How can one not love a man–especially a writer–who is given to “violent enthusiasms”? Is this not the very thing that entrances readers about Sacks? That he has always thrown himself fully into every aspect of his life and in so doing, brought us with him?
In the disquisition he did with Radiolab, which I heard just a weekend ago and which thoroughly mesmerized me the way all Sacks’ talks have done, he spoke about how intrigued he had always been with indigo. The color. Indigo is one of the seven colors on the visible spectrum and lies between blue and violet. The color indigo was named after the indigo dye derived from the plant. The first known recorded use of indigo as a color name in English was in 1289.
Sacks was captivated and, as he notes, being a man of “extreme immoderation in all my passions,” he took a “cocktail of cannabis, amphetamine and LSD” and “successfully set out to envision a splash of true indigo,” the color he had been fascinated by since childhood. According to Sacks, he achieved his goal and could “taste” the color vividly.
One of the many unique aspects of Sacks was his own disability. Sacks had prosopagnosia or “face blindness”–the inability to see and remember faces. He wrote about this for The New Yorker in 2010 where he discusses how he didn’t even know he had the disorder until middle age. In The New Yorker, Sacks describes the disorder but also, humorist that he is, tells some stories of being lost and of not recognizing people he had known for years, including his own assistant. And he noted this,
Several times I have started apologizing to large, clumsy, bearded people and realize that it’s a mirror. But it’s even gone a stage further than that. Fairly recently, I was in a café in Chelsea Market with tables outside and while I was waiting for my food I was doing what people with beards often do: I started to preen myself and then I realized that my reflection was not doing the same thing. And that inside there was a man with a beard, possibly you, who wondered why I was sort of making faces at him.
(Sacks also talks about his face blindness here).
In his most recent memoir, On the Move, which was published in April 2015, Sacks talks about being gay for the first time in depth. After leaving England, Sacks explored his gayness with some abandon, though it was before the “summer of love.” The strictures of his Orthodox upbringing and the trauma from his abuse at boarding school impinged on him in different ways. He enjoyed men in Amsterdam and America. Yet he describes how he had a “joyous” affair with a much younger man on his 40th birthday and then doesn’t have sex again until his 70s when he and Billy Hayes fall rather madly in love.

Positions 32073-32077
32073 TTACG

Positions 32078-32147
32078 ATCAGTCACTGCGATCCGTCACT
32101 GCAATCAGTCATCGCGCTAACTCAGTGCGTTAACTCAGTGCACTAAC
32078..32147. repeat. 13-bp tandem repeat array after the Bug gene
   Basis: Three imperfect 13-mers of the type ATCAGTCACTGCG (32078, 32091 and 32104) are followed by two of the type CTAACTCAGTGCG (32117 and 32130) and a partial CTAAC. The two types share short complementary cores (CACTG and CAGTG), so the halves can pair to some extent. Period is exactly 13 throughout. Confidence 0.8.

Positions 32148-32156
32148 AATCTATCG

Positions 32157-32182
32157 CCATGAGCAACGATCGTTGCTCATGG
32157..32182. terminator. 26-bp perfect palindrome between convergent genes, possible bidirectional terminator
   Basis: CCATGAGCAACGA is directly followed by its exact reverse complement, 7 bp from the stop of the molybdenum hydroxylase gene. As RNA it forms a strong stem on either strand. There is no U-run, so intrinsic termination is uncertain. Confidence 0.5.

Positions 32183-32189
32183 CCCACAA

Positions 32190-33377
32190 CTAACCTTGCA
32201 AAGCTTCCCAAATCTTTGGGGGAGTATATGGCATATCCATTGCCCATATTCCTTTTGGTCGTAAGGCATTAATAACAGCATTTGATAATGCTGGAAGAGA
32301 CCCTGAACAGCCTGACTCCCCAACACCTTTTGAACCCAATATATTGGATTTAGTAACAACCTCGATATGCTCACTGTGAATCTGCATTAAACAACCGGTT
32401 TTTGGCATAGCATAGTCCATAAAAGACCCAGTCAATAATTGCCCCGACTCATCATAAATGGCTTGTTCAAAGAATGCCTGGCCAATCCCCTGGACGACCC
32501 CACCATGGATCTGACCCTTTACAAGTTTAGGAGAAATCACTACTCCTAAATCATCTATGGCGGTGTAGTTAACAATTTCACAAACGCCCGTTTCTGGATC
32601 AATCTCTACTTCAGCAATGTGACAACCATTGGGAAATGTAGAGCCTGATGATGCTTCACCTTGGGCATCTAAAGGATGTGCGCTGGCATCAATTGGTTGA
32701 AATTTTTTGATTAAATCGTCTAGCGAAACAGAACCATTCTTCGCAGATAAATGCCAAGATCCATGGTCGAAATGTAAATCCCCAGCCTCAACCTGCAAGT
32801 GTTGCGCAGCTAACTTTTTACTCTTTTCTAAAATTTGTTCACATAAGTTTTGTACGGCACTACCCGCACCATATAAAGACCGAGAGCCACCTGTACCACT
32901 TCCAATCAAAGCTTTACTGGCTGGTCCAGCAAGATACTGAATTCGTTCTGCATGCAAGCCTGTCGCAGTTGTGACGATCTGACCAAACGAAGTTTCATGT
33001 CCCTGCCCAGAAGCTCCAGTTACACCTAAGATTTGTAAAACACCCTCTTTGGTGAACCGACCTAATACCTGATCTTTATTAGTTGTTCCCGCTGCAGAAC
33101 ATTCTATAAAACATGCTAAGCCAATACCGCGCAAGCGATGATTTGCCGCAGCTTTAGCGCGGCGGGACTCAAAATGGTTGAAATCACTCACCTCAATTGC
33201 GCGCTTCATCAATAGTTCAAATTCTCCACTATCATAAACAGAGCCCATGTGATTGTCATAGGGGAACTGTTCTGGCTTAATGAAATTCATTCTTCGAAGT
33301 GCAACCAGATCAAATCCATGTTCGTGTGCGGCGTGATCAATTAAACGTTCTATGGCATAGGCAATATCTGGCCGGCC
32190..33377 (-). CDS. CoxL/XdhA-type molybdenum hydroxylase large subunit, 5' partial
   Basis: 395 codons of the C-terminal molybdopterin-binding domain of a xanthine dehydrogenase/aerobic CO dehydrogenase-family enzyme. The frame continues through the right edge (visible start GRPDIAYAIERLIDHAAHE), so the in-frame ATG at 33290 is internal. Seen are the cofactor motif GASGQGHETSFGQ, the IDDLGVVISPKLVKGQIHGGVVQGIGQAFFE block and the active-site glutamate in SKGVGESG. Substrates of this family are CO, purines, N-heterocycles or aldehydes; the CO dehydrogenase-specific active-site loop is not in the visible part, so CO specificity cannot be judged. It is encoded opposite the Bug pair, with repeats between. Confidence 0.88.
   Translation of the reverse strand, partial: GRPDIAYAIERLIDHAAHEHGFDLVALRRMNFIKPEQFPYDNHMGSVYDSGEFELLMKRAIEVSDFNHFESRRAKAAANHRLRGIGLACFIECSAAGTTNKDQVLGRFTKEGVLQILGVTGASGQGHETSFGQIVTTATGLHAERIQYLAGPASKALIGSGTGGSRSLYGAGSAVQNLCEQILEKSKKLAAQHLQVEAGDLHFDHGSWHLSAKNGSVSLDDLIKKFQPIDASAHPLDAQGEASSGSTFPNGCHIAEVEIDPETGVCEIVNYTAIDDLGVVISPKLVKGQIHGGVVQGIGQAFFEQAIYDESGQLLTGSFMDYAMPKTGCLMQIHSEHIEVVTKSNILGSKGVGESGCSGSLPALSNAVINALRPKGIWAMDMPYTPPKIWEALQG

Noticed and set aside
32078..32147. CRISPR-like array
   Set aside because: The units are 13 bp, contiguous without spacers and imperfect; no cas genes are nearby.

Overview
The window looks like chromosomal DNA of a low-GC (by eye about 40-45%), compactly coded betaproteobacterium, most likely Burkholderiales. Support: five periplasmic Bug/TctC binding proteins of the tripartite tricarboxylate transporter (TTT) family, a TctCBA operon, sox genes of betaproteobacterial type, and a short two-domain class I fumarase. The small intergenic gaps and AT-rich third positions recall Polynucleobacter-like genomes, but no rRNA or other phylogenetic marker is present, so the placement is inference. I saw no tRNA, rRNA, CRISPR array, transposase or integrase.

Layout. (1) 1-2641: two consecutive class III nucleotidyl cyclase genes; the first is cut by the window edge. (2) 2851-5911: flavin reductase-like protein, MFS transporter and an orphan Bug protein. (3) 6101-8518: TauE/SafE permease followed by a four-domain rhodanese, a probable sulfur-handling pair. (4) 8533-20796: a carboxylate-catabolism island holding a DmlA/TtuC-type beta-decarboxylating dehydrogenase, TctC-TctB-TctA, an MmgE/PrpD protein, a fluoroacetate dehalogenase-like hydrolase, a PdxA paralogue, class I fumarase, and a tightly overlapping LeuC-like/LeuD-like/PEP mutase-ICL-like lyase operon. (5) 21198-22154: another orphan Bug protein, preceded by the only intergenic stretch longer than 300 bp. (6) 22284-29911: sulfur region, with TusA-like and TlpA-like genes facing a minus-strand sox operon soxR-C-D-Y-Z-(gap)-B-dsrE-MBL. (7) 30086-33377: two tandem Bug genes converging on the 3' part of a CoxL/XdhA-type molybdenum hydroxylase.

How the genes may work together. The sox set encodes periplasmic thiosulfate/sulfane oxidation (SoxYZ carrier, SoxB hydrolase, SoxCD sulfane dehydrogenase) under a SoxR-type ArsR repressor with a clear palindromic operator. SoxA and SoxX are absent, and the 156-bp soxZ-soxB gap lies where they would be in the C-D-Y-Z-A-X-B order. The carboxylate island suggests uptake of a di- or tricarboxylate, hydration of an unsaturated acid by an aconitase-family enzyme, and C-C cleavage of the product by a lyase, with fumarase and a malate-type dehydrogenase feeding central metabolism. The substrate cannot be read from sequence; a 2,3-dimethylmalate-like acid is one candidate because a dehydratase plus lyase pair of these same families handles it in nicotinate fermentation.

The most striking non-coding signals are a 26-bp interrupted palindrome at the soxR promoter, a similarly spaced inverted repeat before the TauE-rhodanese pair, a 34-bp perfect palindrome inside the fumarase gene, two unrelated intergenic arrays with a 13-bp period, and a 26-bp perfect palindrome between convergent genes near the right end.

It’s the stuff of novels. Or memoirs.
In the June 2015 Vanity Fair, writer Lawrence Weschler, former staff writer at The New Yorker and a longtime friend and would-be biographer of Sacks wrote a sort-of bio/tribute/revelatory essay on Sacks in which he writes what many of us who have followed Sacks avidly through the years have learned: Like many of his generation, Sacks was conflicted about his homosexuality for years. Most of his life, really. Weschsler writes that this was the aspect of Sacks he wanted to detail and it was then that Sacks decided they were better as friends than as biographer and subject.
This was more than 30 years ago.
There are excerpts from the notebooks in the Vanity Fair piece that are moving and compelling and offered with Sacks’ blessing.
Weschler writes, “Early on, Oliver had agreed to let me write his biography, and I began filling what would become fourteen notebooks of accounts of our meetings and conversations. Much of our time consisted of his telling me ever more (to his mind) scandalous tales in the hopes that I, too, might finally concur in his estimation that his homosexuality was a terrible blight, a disfiguring canker on his character, which I just as regularly refused to do. He would not be assuaged. Midway through the process, he began to have second thoughts about our whole biographical project. Was there any way that I could tell his story without the homosexual stuff? Alas, there wasn’t.”
Weschler adds that he “stored the notebooks in the back reaches of one of my closets. And we remained close. Oliver was present at the party celebrating my own marriage and would become a doting godfather to our daughter. Over the years, we and the few other friends who knew of the issue would try to pith him of his self-contempt and self-denial regarding his sexual nature–for the longest time, to no avail.”
And then came Billy Hayes. Hayes, author of The Anatomist, fell in love with Sacks and Sacks with him.
In On the Move, Sacks writes of “dipping into” Kraft-Ebbing and Havelock Ellis, the sexual pathologists of the time whose focus on homosexuality drove many a pre-Stonewall lesbian or gay man even deeper into the recesses of the closet. Yet while he read these men avidly, he writes that at twelve “I felt it difficult to feel that I had a ‘condition,’ that my identity could be reduced to a name or a diagnosis.”
Not surprisingly, Sacks details the impact his religious upbringing and perhaps even more so, his mother’s religious beliefs–having been raised in the 1890s–had on his views of his own sexuality. He also notes that “in England in the 1950s homosexual behavior was treated not only as a perversion but as a criminal offense.”